NAHF Reports Featured in Washington Post Article
John DiIulio, University of Pennsylvania professor and noted author on social science, political, and economic issues writes, ”there is one politically salient issue concerning the nation’s large and growing Latino population that neither party’s leadership has fully acknowledged: Latino grassroots groups, neighborhood associations, and faith-based networks do remarkable and remarkably well-documented work, but these organizations may still be getting short shrift when it comes to federal funding and other support.”
DiIulio cites two of the National Alliance for Hispanic Families’ reports, La Diferencia: Grassroots Organizations Uniquely Serving Hispanic Communities through Culturally Relevant, Family Focused Programs and Beyond the Rhetoric: Improving Service to the Hispanic Community.
Read the entirety of the Washington Post article here.
Immigrant Families as They Really Are
Despite the importance of immigration for the well-being of our nation, the average American has a very limited and predominantly negative view of immigrants. Too often popular media and political discourse promote and support a toxic caricature of immigrant families. At odds with this myopic characterization of immigrant family life, family researchers and practitioners frequently remind us of the richness and complexity of immigrant families. This conference brings together national immigrant family researchers and local immigration practitioners to discuss some of the intricacies of immigrant families and the challenges they face as they carve their way into American society. The conference includes panel discussions on youth well-being and international adoption, parenting and intimate relationships, fertility, sexuality, and partner selection, dynamics of transnational families, and the cultural adaptation and implementation of evidence-based interventions to assist immigrant families in need. Come join us at the University of Miami, enjoy the warmth and beauty of South Florida, and make use of this wonderful opportunity to learn about Immigrant Families as They Really Are.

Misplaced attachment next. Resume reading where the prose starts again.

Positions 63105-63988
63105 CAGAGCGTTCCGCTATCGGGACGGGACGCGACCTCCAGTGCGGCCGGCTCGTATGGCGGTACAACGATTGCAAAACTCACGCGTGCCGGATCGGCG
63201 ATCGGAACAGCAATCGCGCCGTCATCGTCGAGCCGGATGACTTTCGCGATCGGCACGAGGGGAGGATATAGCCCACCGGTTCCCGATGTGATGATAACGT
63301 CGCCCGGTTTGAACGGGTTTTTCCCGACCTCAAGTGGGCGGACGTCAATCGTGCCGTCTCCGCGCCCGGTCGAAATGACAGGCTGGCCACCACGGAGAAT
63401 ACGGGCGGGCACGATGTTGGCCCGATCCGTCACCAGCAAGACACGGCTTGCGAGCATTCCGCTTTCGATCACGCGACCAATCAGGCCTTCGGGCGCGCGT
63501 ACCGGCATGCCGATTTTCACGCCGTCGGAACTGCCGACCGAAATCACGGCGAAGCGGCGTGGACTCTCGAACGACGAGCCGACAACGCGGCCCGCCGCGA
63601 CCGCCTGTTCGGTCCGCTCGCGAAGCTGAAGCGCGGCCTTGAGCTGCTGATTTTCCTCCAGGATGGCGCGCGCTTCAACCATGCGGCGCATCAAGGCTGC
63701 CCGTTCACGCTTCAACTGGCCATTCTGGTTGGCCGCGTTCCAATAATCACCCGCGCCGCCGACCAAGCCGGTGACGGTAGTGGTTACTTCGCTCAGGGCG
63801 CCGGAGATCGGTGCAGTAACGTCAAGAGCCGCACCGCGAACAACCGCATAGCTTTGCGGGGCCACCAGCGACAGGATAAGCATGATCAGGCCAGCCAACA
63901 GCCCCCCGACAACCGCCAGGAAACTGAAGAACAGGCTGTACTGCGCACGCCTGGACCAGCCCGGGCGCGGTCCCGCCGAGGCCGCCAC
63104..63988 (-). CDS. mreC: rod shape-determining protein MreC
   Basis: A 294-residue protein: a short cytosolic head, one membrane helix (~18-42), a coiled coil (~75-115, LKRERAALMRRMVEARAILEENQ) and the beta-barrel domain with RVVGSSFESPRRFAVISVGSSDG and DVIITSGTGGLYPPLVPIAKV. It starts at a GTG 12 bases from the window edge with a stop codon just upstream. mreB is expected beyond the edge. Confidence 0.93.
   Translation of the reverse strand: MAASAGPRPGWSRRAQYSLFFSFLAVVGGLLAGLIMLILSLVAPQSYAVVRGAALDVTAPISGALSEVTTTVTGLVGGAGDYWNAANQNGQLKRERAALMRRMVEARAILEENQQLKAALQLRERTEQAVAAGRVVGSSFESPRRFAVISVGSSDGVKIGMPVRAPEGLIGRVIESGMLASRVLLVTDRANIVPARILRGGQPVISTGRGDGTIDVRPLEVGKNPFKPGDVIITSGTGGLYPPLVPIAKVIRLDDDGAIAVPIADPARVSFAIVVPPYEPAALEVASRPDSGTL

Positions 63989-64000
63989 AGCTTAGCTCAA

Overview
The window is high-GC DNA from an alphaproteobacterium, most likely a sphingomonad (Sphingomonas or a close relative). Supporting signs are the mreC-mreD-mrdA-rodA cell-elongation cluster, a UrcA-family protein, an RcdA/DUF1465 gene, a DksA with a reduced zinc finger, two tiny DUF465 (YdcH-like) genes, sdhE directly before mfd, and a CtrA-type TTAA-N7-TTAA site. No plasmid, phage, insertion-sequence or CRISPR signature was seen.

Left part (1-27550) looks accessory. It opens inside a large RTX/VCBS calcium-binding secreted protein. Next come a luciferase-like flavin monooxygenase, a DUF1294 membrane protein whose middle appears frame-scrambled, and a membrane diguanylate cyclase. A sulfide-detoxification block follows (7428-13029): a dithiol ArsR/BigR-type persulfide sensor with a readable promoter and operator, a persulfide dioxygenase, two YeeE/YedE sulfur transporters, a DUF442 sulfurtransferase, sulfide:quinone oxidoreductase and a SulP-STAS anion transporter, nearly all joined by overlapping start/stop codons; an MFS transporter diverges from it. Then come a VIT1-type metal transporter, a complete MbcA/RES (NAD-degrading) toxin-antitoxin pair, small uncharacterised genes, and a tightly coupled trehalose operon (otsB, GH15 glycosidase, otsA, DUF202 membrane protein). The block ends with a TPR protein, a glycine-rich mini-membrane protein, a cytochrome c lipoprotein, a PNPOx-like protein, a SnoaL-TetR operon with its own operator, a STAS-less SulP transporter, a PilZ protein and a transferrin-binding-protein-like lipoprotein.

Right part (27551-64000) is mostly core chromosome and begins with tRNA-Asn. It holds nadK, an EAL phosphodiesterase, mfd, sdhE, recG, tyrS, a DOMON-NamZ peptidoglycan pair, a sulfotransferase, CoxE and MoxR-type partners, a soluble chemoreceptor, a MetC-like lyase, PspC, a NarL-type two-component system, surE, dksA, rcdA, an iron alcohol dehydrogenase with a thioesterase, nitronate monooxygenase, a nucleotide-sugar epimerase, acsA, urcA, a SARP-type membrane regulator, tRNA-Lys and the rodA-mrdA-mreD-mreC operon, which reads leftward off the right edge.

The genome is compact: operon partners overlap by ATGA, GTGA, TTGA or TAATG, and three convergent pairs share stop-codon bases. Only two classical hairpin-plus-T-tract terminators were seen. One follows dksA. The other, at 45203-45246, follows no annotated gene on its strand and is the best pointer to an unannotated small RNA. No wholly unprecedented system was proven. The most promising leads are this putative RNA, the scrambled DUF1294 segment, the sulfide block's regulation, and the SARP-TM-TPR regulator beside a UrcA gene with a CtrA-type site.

Keynote Speaker: Carola Suarez-Orozco
Professor of Human Development and Psychology
Co-Director, Institute for Immigrant Children and Youth, UCLA
Registration is now open. Click here to register.
Addressing the link between Teen Pregnancy and High School Dropouts
The National Campaign to Prevent Teen and Unplanned Pregnancy in collaboration with America’s Promise Alliance introduce a new report, Teen Pregnancy and High School Dropout: What Communities Can Do to Address These Issues, to help make the connection between teen pregnancy and school completion. One in four U.S. public school students drop out of high school before graduation and nearly one-third of teen girls who have dropped out of high school cite early pregnancy or parenthood as a key reason, and the rate is higher for minority students at 36 percent of Hispanic girls. The high school dropout rate in this country continues to be a crisis; nearly one in four Americans overall and four in 10 minorities do not complete high school with their class.
Notwithstanding the association between teen pregnancy and dropping out of high school, little research exists on the relationship between these two issues in school districts across the country. The primary focus of the report is to highlight innovative ways school systems—particularly persistently low-achieving school districts with high teen birth rates—and public agencies and community-based organizations that oversee teen pregnancy prevention programs are working together with the common goal of helping students avoid too-early pregnancy and parenthood and complete their high school education. The report also provides examples of strategies for connecting efforts to prevent teen pregnancy and improve educational attainment that education, health, and community leaders around the country might find helpful as they work to reduce teen pregnancy and improve graduation rates. Although there has been progress in reducing teen pregnancy and improving graduation rates, there is more work that needs to be done.
There are some exciting and innovative approaches that are currently in place that illustrate how the education and health sectors in communities with high teen birth and dropout rates are working together to improve graduation rates by addressing teen pregnancy prevention A number of strategies are identified that can be replicated elsewhere as individual schools, school districts and education agencies, health departments, and community organizations look for ways to address the link between teen pregnancy and educational achievement. Examples include: surveying parents about what they want for their children; educating community leaders and parents; providing access to professional development programs for school staff and teachers; reaching out to school administrators; and building relationships with new champions.
To access the full report click here.
Beyond the Rhetoric: Improving Service to the Hispanic Community